Pakistan PM’S family hit back after panama papers leak
The leak shows how some of the world’s most powerful people have secreted their money offshore
The family of Pakistani Prime Minister Nawaz Sharif Monday defended their ownership of offshore companies after they were named in the Panama Papers, one of the biggest media leaks in history.
Revenue generation is particularly sensitive for Pakistan’s government, which is receiving a $6.6 billion bailout package from the IMF and has a tax-to-GDP ratio of 11 percent, among the lowest in the world.
The leak, comprising 11.5 million documents from Panama-based law firm Mossack Fonseca, shows how some of the world’s most powerful people have secreted their money offshore.
Among those named are three of Sharif’s four children -- Maryam, who has been tipped to be his political successor; Hasan and Hussain, with the records showing they owned London real estate through offshore companies administered by the firm.
“Nawaz Sharif does not own any company but having companies in the name of his children also raises questions,” Umar Cheema of the Center for Investigative Reporting in Pakistan, told AFP.
The center is partnered with the Investigative Consortium of Independent Journalists, which spent months poring over the documents before Sunday’s online release.
“There are more than 200 Pakistanis which our report has identified, and they include lawyers, lawmakers and some people from the judiciary,” Cheema said.
Opposition leader Imran Khan called for action against Sharif.
“Our stance vindicated again as Sharif’s wealth stashed abroad exposed,” he tweeted, adding the country’s accountability watchdog, tax authorities and election commission must take action.
But Sharif’s son Hussain told the country’s largest private broadcaster Geo his family had done “nothing wrong”.
“Those apartments are ours and those offshore companies are also ours,” he said.
“There is nothing wrong with it and I have never concealed them, nor do I need to do that.
“It is according to British law and laws of other countries that it is a legal way to avoid unnecessary tax via offshore companies.”
Hussain said he left Pakistan in 1992 and therefore is not resident, adding Pakistani tax law “says that if you are not staying in Pakistan for more than 138 days, then you are not required to declare your assets”.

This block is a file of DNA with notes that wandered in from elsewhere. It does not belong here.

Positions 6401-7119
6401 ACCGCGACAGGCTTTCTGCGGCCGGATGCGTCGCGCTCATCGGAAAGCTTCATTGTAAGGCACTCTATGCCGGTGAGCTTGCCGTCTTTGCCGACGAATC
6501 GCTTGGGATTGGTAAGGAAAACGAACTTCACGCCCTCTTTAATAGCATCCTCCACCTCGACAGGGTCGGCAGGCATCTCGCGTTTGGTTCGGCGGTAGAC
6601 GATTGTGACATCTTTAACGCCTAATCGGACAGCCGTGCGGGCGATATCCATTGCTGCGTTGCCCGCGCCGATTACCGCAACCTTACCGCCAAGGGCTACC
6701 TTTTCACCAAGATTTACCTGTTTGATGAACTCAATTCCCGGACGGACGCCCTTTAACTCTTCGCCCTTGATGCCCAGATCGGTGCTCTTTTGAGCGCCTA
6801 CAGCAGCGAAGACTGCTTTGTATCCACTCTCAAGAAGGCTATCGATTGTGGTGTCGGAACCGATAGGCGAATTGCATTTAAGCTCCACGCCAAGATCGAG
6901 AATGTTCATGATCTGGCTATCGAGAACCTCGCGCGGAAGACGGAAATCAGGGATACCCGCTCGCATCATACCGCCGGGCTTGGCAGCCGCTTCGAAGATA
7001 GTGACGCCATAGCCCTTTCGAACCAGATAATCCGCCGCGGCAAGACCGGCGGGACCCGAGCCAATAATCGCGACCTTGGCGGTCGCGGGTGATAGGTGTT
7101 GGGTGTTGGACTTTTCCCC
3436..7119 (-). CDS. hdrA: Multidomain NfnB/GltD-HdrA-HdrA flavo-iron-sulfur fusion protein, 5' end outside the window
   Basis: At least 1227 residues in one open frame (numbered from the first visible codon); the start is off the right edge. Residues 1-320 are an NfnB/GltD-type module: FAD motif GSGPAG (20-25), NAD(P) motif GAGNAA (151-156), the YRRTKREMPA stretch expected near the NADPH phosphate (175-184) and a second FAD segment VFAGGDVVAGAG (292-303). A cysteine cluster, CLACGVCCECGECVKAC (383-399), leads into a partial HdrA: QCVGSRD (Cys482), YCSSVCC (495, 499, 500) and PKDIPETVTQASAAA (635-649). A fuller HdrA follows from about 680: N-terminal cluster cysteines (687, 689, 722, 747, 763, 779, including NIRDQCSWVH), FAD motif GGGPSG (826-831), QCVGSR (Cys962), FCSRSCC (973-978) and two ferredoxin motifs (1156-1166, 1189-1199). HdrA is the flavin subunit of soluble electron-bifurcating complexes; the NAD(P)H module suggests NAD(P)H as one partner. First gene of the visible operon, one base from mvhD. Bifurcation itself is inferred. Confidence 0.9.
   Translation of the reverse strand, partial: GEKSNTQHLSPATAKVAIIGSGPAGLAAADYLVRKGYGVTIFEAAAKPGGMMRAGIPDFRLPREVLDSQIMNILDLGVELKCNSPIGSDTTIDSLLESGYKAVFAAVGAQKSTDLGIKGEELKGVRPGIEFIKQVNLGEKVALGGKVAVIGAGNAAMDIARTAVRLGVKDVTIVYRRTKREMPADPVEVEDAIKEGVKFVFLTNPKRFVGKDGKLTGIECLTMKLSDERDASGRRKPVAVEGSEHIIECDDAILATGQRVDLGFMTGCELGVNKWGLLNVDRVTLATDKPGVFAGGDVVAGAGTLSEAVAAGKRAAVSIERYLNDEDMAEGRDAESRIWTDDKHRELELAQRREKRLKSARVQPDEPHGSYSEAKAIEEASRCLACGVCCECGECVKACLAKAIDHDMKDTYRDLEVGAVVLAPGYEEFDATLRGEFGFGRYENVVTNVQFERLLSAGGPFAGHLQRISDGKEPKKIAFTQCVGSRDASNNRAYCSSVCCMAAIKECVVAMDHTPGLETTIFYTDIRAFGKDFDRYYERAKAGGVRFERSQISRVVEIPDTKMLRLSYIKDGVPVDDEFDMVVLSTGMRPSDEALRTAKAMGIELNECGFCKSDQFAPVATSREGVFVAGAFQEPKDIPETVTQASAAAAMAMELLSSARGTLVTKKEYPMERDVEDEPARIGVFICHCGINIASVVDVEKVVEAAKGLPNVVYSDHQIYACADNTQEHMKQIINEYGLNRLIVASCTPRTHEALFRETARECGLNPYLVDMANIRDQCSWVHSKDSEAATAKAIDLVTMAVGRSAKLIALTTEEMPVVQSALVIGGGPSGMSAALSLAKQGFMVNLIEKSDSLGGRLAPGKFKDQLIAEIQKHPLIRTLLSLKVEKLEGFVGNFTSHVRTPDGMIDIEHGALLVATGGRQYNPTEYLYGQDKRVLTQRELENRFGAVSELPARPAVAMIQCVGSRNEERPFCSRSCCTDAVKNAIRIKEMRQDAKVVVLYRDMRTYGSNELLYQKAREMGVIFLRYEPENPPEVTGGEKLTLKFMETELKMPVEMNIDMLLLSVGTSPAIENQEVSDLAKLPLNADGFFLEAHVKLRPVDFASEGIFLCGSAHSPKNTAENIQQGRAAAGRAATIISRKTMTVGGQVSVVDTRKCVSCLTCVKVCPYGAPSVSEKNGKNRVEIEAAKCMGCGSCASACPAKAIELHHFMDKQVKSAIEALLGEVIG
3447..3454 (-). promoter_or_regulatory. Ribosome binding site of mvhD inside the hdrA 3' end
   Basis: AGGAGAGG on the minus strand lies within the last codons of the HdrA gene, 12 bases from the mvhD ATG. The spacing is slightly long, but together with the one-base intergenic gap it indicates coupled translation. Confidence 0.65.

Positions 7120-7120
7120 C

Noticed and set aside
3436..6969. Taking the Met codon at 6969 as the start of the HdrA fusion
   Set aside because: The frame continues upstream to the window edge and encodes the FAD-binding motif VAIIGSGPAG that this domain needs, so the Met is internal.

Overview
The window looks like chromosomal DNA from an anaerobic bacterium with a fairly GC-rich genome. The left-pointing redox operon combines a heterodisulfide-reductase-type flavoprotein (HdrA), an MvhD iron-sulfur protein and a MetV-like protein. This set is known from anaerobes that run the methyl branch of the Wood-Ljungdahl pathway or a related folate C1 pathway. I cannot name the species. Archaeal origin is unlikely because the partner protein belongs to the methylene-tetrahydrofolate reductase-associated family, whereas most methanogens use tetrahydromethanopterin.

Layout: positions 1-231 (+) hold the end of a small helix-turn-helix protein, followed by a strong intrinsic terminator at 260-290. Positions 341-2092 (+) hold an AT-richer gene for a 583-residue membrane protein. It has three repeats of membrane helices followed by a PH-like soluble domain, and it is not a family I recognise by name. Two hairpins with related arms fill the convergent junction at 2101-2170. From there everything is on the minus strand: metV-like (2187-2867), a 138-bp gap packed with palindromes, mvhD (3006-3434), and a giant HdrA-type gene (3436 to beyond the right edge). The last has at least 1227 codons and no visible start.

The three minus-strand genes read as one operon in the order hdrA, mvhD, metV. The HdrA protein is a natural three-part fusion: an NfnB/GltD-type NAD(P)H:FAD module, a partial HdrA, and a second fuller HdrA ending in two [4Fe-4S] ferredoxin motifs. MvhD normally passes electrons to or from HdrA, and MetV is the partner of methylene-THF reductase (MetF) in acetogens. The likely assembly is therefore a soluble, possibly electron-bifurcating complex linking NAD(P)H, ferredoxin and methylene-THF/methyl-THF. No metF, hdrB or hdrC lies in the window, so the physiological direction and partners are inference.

Regarding Khan’s call for the National Accountability Bureau to investigate, he said “we voluntarily present ourselves before it or any other judicial and investigative institution in Pakistan”.
Pakistan’s information minister Pervez Rashid also denied Sharif’s children had committed any crime.
As prime minister, Sharif has invited investment in Pakistan. But the latest revelations could raise uncomfortable questions about why his family has kept their wealth abroad.
A report commissioned by Britain’s Department for International Development last year said Pakistan’s economy was facing an “existential crisis” stemming from its woeful tax collection rates and inability to finance itself.
Ali Nadir, a financial analyst, said the use of offshore companies was in some cases legitimate.
But he added: “I believe political and business leaders will be hard-pressed to take the privacy defense given the worldwide move towards a better track of money, tax evasion, laundering and corruption.
“This may also start more locally focused probes as there are likely to be disclosure issues.”
The Panama Papers have whipped up a storm of controversy over offshore wealth, ensnaring political leaders, sports figures and underworld members across the globe in the scandal.
Meanwhile Iceland’s prime minister refused Monday to resign despite calls to do so after leaked “Panama Papers” tax documents showed he and his wife used an offshore firm to allegedly hide million-dollar investments.
“I have not considered quitting because of this matter nor am I going to quit because of this matter,” Prime Minister Sigmundur David Gunnlaugsson told Icelandic television Channel 2.